At our second meeting, he offered me ten acres of land. For the next two years, various plots of his land were surveyed, but all were ultimately deemed to be unsuitable. Eventually, he employed an architect to look at his portfolio and identify the best location. I clearly remember the moment he showed me the piece of land that the architect had selected – the very same one that Sue had circled two years earlier! I sat in my car after that meeting and sang praises to God, meditating on the amazing way he brought it all together.



There are so many stories of the impossible situations we’ve encountered and God’s miraculous intervention: the positioning of Christians in critical positions of influence to help us along the way, the amazing financial provision at just the right time. Remembering those stories causes my faith to rise again. Recalibration takes place as God’s truth takes hold. 

As I sit at my desk in tears, I remember an incredible answer to prayer only a few weeks ago. I was told that we needed a construction expert in our core team. I agreed but knew we did not have the money. We started discussing where we might find a volunteer with the right experience and knowledge who was also a Christian. My advisor chirped up: “You’re already looking for a needle in a haystack, if you want a Christian one, it’s like looking for a yellow needle in a haystack!” Nonetheless, I started to pray: “Please God, help me find this person.” Thirty minutes later, a man listening to his car radio heard a report about the Eternal Wall and felt the Holy Spirit prompt him to get involved. He emailed his directors who, surprisingly, agreed that he and his assistant could volunteer some time each week to the project. I phoned the advisor a few days later to tell him the good news: we had found our yellow needle in a haystack! The expert had worked on large-scale construction projects such as the Commonwealth Games Stadium in Birmingham and was just what we needed a few weeks later when a major issue arose. Where would I have been without that advisor’s suggestion, without God answering my prayer and without that project manager’s obedience in responding to the Holy Spirit’s prompting?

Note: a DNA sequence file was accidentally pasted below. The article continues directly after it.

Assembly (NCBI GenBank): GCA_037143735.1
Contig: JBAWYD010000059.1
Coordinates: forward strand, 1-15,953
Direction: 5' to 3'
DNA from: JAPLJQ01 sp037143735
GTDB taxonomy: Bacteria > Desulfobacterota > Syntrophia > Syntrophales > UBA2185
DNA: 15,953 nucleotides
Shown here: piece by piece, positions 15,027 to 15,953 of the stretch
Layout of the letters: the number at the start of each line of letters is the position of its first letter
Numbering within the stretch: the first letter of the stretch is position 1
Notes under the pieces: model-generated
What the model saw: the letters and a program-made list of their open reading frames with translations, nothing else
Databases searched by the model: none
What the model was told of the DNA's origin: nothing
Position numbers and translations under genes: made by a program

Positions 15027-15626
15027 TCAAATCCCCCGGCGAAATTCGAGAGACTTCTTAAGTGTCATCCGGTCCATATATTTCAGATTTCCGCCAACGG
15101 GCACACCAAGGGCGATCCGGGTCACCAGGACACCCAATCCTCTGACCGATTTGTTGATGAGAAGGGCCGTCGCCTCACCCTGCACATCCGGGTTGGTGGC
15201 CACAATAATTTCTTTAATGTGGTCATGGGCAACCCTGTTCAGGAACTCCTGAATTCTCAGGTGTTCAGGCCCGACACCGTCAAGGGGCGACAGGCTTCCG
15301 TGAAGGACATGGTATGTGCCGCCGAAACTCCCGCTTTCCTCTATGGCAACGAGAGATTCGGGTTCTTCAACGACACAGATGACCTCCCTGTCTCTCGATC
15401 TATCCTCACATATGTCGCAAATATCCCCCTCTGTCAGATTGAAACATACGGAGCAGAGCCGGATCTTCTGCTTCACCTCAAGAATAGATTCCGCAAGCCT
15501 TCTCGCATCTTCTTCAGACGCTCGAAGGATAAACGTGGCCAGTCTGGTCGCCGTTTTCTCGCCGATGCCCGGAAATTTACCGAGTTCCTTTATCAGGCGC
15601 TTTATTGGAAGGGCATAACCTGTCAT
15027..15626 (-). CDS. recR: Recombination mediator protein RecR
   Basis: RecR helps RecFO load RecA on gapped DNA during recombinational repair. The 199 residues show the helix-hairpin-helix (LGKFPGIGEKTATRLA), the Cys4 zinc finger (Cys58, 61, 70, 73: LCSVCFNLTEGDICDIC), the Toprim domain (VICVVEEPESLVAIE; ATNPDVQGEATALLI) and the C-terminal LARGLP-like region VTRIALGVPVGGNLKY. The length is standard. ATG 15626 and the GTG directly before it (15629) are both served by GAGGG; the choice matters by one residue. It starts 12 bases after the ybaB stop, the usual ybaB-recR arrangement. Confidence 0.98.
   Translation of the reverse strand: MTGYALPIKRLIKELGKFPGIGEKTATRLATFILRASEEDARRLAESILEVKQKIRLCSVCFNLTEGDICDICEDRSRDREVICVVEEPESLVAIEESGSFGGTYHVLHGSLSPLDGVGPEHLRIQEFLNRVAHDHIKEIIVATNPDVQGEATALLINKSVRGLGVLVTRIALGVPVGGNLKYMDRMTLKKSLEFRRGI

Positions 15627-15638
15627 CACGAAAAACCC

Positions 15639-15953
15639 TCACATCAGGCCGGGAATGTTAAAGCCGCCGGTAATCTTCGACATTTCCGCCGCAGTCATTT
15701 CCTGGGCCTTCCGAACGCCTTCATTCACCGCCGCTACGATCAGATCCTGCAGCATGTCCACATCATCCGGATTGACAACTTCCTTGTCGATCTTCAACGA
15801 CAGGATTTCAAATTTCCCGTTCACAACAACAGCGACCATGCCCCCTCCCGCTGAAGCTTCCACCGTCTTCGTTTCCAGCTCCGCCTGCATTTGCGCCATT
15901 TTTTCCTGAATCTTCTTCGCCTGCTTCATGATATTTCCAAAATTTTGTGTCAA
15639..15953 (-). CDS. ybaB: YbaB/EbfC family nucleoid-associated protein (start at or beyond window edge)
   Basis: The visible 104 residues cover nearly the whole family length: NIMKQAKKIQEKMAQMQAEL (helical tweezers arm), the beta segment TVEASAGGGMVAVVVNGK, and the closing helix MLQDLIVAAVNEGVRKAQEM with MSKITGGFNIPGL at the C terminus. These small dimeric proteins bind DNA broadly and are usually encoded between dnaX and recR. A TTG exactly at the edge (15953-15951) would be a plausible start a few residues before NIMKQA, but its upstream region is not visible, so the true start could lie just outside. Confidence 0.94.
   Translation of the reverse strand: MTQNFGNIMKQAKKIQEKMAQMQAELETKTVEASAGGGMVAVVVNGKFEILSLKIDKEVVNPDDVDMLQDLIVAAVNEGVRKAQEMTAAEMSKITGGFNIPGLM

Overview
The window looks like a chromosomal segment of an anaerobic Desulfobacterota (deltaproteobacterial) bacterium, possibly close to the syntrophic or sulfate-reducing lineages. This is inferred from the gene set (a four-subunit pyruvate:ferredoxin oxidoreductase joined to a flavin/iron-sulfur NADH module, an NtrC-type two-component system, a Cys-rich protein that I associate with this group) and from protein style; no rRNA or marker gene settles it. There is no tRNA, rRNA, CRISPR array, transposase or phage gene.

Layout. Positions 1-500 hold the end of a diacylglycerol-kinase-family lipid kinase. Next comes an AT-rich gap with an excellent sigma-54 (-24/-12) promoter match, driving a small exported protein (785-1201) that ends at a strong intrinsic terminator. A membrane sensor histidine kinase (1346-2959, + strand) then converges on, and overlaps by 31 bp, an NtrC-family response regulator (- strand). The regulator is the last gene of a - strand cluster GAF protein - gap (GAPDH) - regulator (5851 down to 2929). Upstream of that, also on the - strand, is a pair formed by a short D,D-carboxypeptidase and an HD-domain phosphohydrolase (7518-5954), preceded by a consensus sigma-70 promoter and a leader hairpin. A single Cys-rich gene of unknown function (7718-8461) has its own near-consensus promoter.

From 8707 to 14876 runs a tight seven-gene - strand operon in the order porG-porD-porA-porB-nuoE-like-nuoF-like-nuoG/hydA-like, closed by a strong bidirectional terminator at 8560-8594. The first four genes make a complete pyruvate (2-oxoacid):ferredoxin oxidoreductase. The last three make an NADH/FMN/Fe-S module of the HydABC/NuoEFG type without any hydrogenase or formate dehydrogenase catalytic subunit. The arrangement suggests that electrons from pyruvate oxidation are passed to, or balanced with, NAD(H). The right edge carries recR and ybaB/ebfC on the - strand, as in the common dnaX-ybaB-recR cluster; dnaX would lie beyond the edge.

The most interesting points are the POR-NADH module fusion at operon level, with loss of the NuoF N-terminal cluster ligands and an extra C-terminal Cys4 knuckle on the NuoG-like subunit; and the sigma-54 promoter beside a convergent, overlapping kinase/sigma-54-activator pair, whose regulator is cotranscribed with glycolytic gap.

When I remember all that God has done so far in this project, I am able to push away the facts that confront me, the impossibilities that surround me and focus on the truth of who God is, and what he has already done in my life. As a close friend once said to me: “Either God is in this, Rich, or you are the luckiest man on earth.” It is definitely the former. I find my strength again to push on to the next phase: construction of the Eternal Wall of Answered Prayer will begin in September 2021 at Coleshill, near Birmingham, in between the M6 and the M42. It will take approximately a year to complete. We will declare to the world the things that God has done. We will proclaim his miracles to the hundreds of thousands of visitors who will come to the site each year. We will tell a million stories of the God of the impossible, to our children and to their children’s children. We will remember.